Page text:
Bridge and border officials discuss improvements to truckers’ congestion woes
November 1, 2005
The recent Ontario Trucking Association annual convention saw a gathering of officials from US and Canadian border agencies and bridge operators, on hand to discuss border issues and infrastructure im...
The recent Ontario Trucking Association annual convention saw a gathering of officials from US and Canadian border agencies and bridge operators, on hand to discuss border issues and infrastructure improvements that are working to reduce congestion. Here’s a look at what may make life easier for fleets making border runs.
Windsor-Detroit: Ambassador Bridge
In the Detroit area, federal and state governments are currently implementing the Ambassador Bridge Gateway Project. In his address to OTA attendees, Thomas “Skip” McMahon, director special projects, Detroit International Bridge Company, noted there are plans to enhance the US plaza to a total of 16 lanes, to directly connect the truck ramp exiting the plaza to Interstate 1-75, and to construct ramps leading to Interstate-96. Phases five and six of the gateway project will go forward over the next two years, he said, with the Ambassador Bridge Gateway project completion scheduled for fall 2007.
“Every facility is running better this year than a year ago. We’re working with the city of Detroit to move business further west so as not to affect the local community.” The real issue in Windsor, noted McMahon, is that the highway doesn’t come to the foot of the bridge. “As (bridge) operators we can tell you, don’t give me a new bridge, give me more inspection lanes and more bodies, and you won’t see a backup,” he added.
Earlier this year in February the governments of Canada and Ontario launched the Canadian Environmental Assessment (EA) phase of the Detroit River International Crossing project which will allow the governments to decide on the location of a new or expanded crossing and to ensure that all regulatory requirements are met and a new or expanded crossing can be operational by 2013.
Five projects announced as Phase 1 of the Strategy are already under way and will be completed by 2006-2007. They include improvements to the Windsor-Detroit Tunnel Plaza, improvements to the intersection of Industrial Road at Huron Church Road to facilitate access to a pre-processing facility; and implementation of intelligent transportation systems to improve traffic management, control and driver information. Recent measures such as the addition of four new US-bound commercial customs inspection booths in June 2004 have aimed to reduce queuing along Huron Church Road.
Sarnia/Port Huron: Blue Water Bridge
The fourth busiest Canada-US crossing for total vehicles and the second busiest for the number of commercial vehicle crossings, the Blue Water Bridge between Sarnia and Port Huron will see a number of improvements, said Morris Hall, of Michigan’s Department of Transportation. On June 9, 2005, agreements were reached that are expected to increase capacity on the US side of the Blue Water Bridge by 17%. The bridge authority has teamed up with US Customs and Border Protection to make the current lanes more efficient, seeking to add FAST and NEXUS capabilities to more lanes for high peak times. Multi-use lanes can be designated as FAST lanes both going in and out. The US plaza is above grade which restricts its expansion capabilities, said Hall, so plans for a US plaza expansion will concentrate efforts on expanding the existing plaza about 65 acres. Consultants, he added, have also suggested moving the plaza to a remote site, out about two miles, to reduce congestion on Hwy. 402 in Ontario and to make any future expansion of the plaza possible.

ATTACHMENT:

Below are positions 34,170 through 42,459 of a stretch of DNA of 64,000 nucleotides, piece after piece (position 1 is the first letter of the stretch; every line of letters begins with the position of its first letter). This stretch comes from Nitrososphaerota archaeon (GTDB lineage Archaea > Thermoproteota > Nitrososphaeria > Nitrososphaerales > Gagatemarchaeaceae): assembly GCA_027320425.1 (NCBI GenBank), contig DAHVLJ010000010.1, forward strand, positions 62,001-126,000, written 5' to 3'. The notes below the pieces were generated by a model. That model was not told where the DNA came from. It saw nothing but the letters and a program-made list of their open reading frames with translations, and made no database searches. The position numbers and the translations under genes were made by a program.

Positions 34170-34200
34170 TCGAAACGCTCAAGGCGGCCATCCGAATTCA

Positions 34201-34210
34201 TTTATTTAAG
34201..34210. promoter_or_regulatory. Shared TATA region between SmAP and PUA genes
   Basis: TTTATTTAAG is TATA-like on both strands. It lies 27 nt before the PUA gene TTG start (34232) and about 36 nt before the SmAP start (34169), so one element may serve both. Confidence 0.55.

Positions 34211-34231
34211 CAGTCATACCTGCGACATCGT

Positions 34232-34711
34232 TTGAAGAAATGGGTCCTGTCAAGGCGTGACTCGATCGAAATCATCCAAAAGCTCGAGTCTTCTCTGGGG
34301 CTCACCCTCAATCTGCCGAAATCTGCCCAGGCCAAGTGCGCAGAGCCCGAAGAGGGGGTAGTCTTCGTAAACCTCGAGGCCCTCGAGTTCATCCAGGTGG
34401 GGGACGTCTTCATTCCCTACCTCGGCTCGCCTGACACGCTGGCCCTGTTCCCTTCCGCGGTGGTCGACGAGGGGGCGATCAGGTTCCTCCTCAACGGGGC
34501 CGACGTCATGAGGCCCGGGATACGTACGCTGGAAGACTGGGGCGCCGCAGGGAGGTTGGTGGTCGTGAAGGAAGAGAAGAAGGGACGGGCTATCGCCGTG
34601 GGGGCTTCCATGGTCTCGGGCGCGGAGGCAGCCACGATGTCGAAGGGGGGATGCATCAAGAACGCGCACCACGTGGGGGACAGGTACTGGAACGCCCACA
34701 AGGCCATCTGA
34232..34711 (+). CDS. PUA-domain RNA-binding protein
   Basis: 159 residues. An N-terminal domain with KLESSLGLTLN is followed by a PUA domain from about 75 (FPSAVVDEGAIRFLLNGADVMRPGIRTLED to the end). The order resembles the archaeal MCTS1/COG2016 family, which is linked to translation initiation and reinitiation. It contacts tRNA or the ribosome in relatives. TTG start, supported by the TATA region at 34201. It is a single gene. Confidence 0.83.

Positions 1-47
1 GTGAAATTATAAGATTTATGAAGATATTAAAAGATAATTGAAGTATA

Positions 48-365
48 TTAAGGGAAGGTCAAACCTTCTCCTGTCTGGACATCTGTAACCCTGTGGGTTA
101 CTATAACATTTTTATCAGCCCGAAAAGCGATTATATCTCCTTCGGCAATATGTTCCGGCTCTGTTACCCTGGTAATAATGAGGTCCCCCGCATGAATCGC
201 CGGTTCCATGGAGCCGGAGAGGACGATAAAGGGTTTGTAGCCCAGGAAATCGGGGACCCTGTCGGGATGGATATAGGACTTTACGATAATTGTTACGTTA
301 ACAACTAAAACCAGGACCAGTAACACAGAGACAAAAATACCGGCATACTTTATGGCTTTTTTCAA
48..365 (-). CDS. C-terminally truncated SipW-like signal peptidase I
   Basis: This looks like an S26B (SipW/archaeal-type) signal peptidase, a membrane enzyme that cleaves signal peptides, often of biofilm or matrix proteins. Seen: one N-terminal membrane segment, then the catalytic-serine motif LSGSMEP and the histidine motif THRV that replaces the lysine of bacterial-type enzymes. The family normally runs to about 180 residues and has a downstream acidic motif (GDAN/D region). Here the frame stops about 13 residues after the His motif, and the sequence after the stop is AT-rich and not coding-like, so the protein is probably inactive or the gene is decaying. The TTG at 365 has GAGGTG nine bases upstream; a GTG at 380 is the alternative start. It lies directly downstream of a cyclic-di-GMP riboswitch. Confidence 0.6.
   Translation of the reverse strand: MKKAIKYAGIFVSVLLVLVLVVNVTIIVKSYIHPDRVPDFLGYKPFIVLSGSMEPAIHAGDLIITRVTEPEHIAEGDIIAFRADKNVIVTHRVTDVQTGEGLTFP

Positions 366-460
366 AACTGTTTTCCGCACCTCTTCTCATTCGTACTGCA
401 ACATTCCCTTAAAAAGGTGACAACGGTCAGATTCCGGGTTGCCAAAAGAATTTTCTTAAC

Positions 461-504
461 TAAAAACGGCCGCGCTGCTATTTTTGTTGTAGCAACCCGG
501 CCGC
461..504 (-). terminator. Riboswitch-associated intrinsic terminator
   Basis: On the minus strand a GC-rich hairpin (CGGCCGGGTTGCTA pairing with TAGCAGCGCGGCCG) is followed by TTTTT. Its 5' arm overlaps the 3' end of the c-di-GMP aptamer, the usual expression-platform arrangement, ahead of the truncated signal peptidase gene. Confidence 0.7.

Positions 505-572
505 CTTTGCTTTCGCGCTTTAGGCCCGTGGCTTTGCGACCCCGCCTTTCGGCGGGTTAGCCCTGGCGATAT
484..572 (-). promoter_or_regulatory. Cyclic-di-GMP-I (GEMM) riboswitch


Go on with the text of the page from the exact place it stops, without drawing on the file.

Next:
Stan Korosec, president of the Blue Water Bridge Authority said there are also plans for a new Canadian plaza to the south and east in order to add 24 inspection booths, with dual use lanes to accommodate both trucks and cars, and the construction of a truck ramp for easy access to Hwy 402. A COMPASS camera system is also in the works for spring 2006. A study is currently underway to look at widening the Hwy. 402 approach from two to four lanes.
Fort Erie/Buffalo: Peace Bridge
Ron Rienas, general manager for the Buffalo and Fort Erie Public Bridge Authority, said that new Customs booths were recently opened on the US side. Prior to these opening there were some routine delays, he said, but now there are six to seven FAST compliant lanes fully operational. Plans are in the works to redevelop the Canadian plaza, with completion scheduled for spring 2007, to offer improved egress off the bridge and more car queuing capacity.
There are also plans for the creation of a truck-staging yard for trucks entering the US with aim to reducing backups on the Queen Elizabeth Expressway in southern Ontario.
Niagara Falls-Queenston Lewiston Bridge
The Queenston-Lewiston Bridge is Canada’s fourth busiest commercial border crossing with more than one million truck crossings every year. A $45-million, fifth-lane Queenston-Lewiston Bridge expansion project has recently been completed. The fifth lane will be available primarily to commercial trucks enrolled in the bi-national Canada-U.S. Free and Secure Trade pre-screening program.
In addition to the new lane on the bridge itself, new lanes on Highway 405 are now open for trucks travelling to the US, beginning well back from the bridge, which officials say will improve safety and reduce congestion. Brent Gallaugher, manager of agency relations, Queenston Lewiston Bridge, said the new lane on the bridge would be an eventual bona fide FAST lane, with a dedicated FAST booth expected early in the New Year.